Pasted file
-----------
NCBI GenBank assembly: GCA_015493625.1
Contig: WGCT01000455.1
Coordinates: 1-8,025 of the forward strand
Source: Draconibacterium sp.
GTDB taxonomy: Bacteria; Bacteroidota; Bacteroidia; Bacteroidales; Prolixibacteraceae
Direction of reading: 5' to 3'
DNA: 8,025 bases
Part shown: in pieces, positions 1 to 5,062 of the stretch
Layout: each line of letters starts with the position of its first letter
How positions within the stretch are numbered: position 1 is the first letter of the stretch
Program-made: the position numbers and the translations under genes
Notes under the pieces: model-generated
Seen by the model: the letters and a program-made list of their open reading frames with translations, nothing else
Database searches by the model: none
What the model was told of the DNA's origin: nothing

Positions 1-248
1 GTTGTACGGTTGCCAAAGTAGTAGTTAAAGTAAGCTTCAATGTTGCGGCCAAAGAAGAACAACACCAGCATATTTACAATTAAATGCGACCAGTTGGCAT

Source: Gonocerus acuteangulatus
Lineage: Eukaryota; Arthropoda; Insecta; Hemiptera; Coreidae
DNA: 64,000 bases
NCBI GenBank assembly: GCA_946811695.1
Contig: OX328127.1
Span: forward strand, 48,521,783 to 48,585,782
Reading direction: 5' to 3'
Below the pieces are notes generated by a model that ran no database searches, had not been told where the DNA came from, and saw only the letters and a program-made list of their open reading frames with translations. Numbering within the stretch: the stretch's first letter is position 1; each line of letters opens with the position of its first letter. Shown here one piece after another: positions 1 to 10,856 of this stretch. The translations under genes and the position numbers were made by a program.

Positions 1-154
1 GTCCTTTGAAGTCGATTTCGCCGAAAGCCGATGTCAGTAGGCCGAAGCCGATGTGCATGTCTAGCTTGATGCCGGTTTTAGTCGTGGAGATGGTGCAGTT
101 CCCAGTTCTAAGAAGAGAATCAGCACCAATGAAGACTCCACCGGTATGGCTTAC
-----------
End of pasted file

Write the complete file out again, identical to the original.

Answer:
NCBI GenBank assembly: GCA_015493625.1
Contig: WGCT01000455.1
Coordinates: 1-8,025 of the forward strand
Source: Draconibacterium sp.
GTDB taxonomy: Bacteria; Bacteroidota; Bacteroidia; Bacteroidales; Prolixibacteraceae
Direction of reading: 5' to 3'
DNA: 8,025 bases
Part shown: in pieces, positions 1 to 5,062 of the stretch
Layout: each line of letters starts with the position of its first letter
How positions within the stretch are numbered: position 1 is the first letter of the stretch
Program-made: the position numbers and the translations under genes
Notes under the pieces: model-generated
Seen by the model: the letters and a program-made list of their open reading frames with translations, nothing else
Database searches by the model: none
What the model was told of the DNA's origin: nothing

Positions 1-248
1 GTTGTACGGTTGCCAAAGTAGTAGTTAAAGTAAGCTTCAATGTTGCGGCCAAAGAAGAACAACACCAGCATATTTACAATTAAATGCGACCAGTTGGCAT

Source: Gonocerus acuteangulatus
Lineage: Eukaryota; Arthropoda; Insecta; Hemiptera; Coreidae
DNA: 64,000 bases
NCBI GenBank assembly: GCA_946811695.1
Contig: OX328127.1
Span: forward strand, 48,521,783 to 48,585,782
Reading direction: 5' to 3'
Below the pieces are notes generated by a model that ran no database searches, had not been told where the DNA came from, and saw only the letters and a program-made list of their open reading frames with translations. Numbering within the stretch: the stretch's first letter is position 1; each line of letters opens with the position of its first letter. Shown here one piece after another: positions 1 to 10,856 of this stretch. The translations under genes and the position numbers were made by a program.

Positions 1-154
1 GTCCTTTGAAGTCGATTTCGCCGAAAGCCGATGTCAGTAGGCCGAAGCCGATGTGCATGTCTAGCTTGATGCCGGTTTTAGTCGTGGAGATGGTGCAGTT
101 CCCAGTTCTAAGAAGAGAATCAGCACCAATGAAGACTCCACCGGTATGGCTTAC